St. Patrick’s Day Beer Coozies

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A trio of St. Paddy’s Day coozies (and just in the nick of time).

You didn’t think I’d let my second favorite holiday pass without a theme project, did you? Well, I might in the future because these were a lot harder than they seemed. There’s not one of these that I didn’t have to restart at least once. I should probably be hiding that fact but, hey, I’ve had a couple of beers so let’s get real with each other.

First of all, I could not find a pattern for exactly what I wanted. You’d think there would be lots of other people with Venn diagrams of interests where knitting and beer overlapped, but I guess not. For the bottle coozie, I based it off of this pattern, adding in the stripes. This one worked out pretty well but I had to restart it after I realized that using the amount of stitches it said to cast on, it was gigantic (more like wine bottle size). I adjusted it from 56 stitches to 34.

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Bottle coozie in Irish colors.

The next coozie turned out pretty well, at least compared to the first one. I adjusted the same pattern for the size of the can by measuring and multiplying stitches per inch. Stay in school, kids. Algebra is real life. Turns out checking gauge is actually a pretty good idea! Note for the future.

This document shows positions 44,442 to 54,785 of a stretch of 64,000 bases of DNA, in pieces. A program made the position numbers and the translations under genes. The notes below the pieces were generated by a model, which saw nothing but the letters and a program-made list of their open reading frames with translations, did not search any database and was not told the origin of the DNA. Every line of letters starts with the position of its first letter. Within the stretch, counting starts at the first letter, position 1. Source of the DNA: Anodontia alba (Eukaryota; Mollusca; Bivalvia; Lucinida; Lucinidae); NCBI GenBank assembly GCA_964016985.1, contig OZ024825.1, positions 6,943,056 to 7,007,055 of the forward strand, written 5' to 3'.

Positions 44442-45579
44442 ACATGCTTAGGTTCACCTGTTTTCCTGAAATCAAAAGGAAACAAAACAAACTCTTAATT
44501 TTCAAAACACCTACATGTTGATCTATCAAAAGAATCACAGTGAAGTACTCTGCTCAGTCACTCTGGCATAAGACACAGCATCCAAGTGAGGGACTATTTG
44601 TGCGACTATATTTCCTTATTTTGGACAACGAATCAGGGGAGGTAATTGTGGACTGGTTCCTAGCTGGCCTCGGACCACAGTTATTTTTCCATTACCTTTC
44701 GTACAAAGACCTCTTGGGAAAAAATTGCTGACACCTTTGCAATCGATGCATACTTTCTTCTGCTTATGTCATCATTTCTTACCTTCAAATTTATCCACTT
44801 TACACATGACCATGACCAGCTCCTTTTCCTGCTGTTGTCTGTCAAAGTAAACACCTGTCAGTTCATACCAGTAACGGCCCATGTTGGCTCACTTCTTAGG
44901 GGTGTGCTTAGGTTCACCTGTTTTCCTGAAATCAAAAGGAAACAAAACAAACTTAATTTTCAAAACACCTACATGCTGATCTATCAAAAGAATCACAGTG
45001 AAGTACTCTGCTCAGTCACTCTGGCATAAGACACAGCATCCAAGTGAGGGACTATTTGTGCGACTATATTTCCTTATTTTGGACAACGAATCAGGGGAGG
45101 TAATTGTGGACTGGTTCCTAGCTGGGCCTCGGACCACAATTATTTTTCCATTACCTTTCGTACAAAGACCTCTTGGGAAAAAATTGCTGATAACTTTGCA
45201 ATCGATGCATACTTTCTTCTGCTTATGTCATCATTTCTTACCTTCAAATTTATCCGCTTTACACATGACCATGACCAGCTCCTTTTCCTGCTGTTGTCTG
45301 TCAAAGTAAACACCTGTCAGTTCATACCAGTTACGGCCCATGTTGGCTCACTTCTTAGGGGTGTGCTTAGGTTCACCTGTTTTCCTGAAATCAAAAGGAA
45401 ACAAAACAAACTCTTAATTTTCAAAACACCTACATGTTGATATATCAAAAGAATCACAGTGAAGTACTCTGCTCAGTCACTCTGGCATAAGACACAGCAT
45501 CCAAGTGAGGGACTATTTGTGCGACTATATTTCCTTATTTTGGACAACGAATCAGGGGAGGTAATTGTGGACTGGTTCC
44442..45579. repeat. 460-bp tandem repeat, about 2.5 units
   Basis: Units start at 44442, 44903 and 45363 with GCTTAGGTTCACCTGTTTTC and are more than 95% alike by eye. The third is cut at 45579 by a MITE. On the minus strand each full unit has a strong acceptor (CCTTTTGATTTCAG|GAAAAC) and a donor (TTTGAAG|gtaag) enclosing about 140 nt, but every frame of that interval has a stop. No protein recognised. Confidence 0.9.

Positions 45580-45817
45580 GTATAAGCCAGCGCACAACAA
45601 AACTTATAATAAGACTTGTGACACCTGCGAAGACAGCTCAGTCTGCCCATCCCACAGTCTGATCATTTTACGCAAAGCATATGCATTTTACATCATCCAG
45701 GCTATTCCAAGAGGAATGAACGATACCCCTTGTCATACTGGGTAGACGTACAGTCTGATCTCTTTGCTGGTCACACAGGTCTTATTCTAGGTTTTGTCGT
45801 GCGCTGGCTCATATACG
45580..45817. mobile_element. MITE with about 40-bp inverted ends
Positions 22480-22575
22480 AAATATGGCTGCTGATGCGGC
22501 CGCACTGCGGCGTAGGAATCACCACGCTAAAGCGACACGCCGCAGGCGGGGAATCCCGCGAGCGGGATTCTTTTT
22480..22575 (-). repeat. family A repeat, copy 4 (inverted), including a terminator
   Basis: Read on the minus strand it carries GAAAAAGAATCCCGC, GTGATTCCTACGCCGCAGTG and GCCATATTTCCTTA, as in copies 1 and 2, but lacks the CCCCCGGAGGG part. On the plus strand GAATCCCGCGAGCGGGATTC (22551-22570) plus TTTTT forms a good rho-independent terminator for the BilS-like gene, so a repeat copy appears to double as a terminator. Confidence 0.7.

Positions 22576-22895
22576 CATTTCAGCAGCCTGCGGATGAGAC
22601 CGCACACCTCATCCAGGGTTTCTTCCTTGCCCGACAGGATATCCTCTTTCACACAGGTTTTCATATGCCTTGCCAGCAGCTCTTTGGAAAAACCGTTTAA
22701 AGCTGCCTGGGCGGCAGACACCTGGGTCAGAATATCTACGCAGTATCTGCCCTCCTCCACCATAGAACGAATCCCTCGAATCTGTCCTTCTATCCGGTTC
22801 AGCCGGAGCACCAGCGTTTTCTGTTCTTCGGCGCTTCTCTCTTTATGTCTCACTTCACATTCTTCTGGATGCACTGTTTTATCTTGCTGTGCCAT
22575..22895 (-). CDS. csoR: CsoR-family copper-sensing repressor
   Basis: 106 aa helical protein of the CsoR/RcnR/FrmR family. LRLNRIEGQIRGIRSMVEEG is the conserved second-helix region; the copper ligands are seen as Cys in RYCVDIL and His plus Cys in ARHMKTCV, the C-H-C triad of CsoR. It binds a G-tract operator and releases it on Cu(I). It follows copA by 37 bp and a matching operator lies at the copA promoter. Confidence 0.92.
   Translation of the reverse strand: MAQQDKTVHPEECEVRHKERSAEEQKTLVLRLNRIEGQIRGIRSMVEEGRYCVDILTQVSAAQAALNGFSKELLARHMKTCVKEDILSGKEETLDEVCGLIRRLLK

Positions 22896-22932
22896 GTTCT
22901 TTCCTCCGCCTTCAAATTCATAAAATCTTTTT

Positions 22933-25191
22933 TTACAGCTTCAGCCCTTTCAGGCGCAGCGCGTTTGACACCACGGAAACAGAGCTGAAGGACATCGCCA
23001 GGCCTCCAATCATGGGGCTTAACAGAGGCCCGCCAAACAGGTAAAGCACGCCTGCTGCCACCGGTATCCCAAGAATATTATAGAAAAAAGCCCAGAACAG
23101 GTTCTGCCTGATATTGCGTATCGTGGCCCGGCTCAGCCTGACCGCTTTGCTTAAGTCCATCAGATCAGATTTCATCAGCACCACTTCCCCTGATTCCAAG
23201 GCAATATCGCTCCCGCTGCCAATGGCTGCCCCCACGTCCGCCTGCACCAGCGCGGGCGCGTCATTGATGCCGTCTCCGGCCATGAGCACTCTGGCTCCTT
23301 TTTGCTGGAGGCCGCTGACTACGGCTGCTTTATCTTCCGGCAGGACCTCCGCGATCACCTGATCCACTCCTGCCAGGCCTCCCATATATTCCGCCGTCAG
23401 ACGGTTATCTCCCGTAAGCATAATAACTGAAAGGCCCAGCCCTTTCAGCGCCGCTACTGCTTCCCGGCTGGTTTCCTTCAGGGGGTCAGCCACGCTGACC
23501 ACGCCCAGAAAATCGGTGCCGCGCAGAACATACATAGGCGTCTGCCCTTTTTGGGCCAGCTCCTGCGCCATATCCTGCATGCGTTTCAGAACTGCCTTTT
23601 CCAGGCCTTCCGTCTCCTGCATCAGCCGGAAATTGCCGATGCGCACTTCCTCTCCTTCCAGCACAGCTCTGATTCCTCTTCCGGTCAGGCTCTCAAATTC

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The Irish flag coozie.

This next one was what I intended to do all along and had to work my way up to. While I knit the others in the round, I could not figure out how to get the intarsia clover pattern in there at the same time and ended up starting over. I knit it flat and then sewed it together up the seam. It turned out being much taller than I intended and also don’t look at the lower right leaf. I don’t know what happened there. I’m not even sure if this counts as a beer coozie. Any idea what else it could be? Whiskey bottle coozie? Arm band? Garbage?

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The fancy one. Hey, I tried.

I would say I’ll be making this next year but after these projects…maybe I’ll just stick to drinking beer. Happy St. Patrick’s Day everyone! Cheers!

My First Commission!

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It fits!

I just had to share my very first commissioned knitting project! If that hat looks familiar, it’s because it’s the same as the one I recently knit for myself in tan and pink. My friend saw it and requested one in gray (with specific instructions to include “NO PINK”). I used thick, chunky yarns like I did for the first one but in light and dark gray.

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Gray on gray on gray.

One thing I’ve always been unsure about, if I ever did sell any of my stuff, was how much to charge. I wanted to make it affordable and give a deal to people I know, but, at the same time, make it worth it for myself, considering all the time these projects take. I found this blog post which gives an actual formula for calculating what to charge for a project that I found helpful. Basically…

  • Cost of supplies + $10 per hour = Price A